About Kosher

What is Triangle K supervision?

The Triangle K symbol is a trademarked logo that signifies “kashruth” (kosher) as defined by the most stringent Jews who follow Orthodox Jewish Law. It's a symbol of integrity, representing the most trusted and reliable name in strict rabbinical food certification and supervision. For more than half a century, Triangle K has been committed to making kosher food products available to people around the world.

Manufacturing Kosher

While there might be slight variations from plant to plant, the requirements for the manufacture of all kosher food are based on the same fundamental principle of Jewish Dietary Laws: only kosher ingredients processed in kosher equipment.

Investigation Of Manufacturing Facilities

First, a special supervisor, the mashgiach, or an ordained Orthodox rabbi conducts an investigation of the plant and its procedures, as well as the ingredients, equipment, and processes used in the production of the product.

If the preliminary investigation indicates acceptable ingredients and procedures, the manufacturer is informed as to the nature of rabbinical supervision required for the food product for a specific period of time. Each individual food product must be inspected and certified separately, and the certification process is ongoing; each product must be inspected every year.

Kosher Law Enforcement

In an effort to protect kosher-observant consumers, kosher laws have been incorporated into various state codes. For example, in New York, the Kosher Law Enforcement Division (KLED) is maintained to aid its large Jewish population and protect consumers from the mislabeling and misrepresentation of food products. A division of the state's Department of Agriculture and Markets, KLED's tasks include ensuring that businesses selling any item with kosher certification—particularly meat and poultry products—adhere to the state's labeling laws. Rabbi Rubin stated, “We feel the consumer is to be protected. If a market section says it is kosher, it should be kosher without the buyer having to carefully check the ingredients.”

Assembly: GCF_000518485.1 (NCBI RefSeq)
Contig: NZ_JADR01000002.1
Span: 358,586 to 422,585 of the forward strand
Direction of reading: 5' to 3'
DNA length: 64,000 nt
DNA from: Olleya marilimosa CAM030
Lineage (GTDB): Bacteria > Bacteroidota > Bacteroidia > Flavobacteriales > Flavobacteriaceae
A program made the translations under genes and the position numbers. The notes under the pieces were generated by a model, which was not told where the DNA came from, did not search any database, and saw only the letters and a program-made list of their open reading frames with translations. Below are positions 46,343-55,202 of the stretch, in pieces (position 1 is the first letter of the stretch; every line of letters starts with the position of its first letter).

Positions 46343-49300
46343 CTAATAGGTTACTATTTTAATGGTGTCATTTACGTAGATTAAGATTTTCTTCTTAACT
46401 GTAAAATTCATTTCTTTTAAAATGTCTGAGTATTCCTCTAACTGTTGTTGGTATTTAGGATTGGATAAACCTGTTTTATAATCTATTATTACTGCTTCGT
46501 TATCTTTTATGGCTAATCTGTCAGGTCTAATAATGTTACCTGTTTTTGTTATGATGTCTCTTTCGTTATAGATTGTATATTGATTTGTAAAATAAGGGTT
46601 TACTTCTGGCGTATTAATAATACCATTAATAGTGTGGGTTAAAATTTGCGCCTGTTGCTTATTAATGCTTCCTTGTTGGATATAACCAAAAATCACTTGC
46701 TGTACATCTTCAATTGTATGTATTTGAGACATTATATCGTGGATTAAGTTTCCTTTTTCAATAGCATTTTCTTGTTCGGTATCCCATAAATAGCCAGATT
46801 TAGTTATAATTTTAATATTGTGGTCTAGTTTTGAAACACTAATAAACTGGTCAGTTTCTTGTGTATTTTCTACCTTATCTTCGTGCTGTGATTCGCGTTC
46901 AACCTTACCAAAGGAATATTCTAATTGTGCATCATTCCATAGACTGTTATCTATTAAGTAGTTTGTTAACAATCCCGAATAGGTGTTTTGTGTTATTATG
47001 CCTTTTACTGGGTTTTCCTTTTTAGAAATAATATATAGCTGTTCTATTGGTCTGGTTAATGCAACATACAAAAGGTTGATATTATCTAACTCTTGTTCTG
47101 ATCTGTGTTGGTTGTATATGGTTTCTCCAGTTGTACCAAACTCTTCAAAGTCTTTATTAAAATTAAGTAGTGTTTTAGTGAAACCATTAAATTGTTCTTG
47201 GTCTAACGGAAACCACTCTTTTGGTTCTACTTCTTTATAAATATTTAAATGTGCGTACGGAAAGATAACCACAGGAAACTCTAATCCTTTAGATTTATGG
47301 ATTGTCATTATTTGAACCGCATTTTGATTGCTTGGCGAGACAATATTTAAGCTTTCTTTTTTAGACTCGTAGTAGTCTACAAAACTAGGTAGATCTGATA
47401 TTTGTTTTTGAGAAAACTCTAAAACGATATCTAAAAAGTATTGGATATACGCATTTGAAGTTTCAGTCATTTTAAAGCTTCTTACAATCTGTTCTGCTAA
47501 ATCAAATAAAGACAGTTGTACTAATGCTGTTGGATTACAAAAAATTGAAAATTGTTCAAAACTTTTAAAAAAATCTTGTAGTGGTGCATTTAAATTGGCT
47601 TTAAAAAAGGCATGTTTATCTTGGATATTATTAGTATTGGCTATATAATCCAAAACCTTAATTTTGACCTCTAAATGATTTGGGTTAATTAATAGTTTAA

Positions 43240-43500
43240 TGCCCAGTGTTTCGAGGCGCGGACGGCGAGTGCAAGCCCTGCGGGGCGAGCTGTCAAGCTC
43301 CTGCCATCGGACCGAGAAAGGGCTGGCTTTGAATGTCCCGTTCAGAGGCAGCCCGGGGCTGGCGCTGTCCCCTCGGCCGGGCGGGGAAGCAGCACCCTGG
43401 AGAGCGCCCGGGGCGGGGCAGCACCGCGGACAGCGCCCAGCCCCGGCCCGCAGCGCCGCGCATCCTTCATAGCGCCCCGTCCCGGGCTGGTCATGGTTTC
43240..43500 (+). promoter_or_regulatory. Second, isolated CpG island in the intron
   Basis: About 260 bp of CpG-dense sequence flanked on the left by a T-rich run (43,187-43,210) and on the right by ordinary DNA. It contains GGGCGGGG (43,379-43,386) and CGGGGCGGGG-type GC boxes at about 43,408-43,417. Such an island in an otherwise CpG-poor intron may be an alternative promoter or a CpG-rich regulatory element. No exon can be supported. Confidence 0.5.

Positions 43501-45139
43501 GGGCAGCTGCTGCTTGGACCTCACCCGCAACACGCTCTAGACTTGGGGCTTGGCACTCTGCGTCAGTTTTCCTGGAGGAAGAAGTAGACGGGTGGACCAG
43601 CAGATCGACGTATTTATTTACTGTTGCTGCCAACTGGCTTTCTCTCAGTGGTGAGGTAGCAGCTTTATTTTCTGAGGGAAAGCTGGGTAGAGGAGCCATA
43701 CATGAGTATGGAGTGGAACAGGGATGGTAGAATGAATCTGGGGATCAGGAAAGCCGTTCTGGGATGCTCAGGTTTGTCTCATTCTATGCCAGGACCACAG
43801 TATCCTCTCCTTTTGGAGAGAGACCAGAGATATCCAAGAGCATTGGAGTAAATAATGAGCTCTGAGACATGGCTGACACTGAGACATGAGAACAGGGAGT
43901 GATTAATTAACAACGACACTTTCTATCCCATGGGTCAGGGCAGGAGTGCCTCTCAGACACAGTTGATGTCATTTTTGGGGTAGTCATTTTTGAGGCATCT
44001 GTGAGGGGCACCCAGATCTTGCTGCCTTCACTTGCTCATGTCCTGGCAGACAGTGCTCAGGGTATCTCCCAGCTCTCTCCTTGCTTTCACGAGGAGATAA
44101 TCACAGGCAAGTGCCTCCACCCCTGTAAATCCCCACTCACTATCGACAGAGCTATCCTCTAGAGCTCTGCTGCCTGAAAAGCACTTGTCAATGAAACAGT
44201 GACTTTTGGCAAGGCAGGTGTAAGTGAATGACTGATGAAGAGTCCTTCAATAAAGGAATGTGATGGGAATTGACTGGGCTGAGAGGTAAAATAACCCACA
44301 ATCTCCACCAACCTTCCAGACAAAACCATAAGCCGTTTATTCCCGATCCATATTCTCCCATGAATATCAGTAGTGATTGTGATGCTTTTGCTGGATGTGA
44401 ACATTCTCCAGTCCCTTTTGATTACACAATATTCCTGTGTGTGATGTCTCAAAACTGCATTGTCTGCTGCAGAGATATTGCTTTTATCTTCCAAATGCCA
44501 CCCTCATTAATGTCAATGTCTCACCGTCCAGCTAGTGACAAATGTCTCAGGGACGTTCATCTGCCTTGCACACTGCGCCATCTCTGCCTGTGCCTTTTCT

The legal protection for kosher consumers was first introduced into American law in 1915. According to Kashrus, “New York has continued its leadership role by setting standards for the development of new ways to guard against fraud and misrepresentation in the sales and distribution of kosher food.” KLED laws require that meat and meat parts (including poultry) be identified as kosher through the use of tags and plumbas. The regulations also address the procedures to be followed with respect to the required washing of meat and the method of transportation.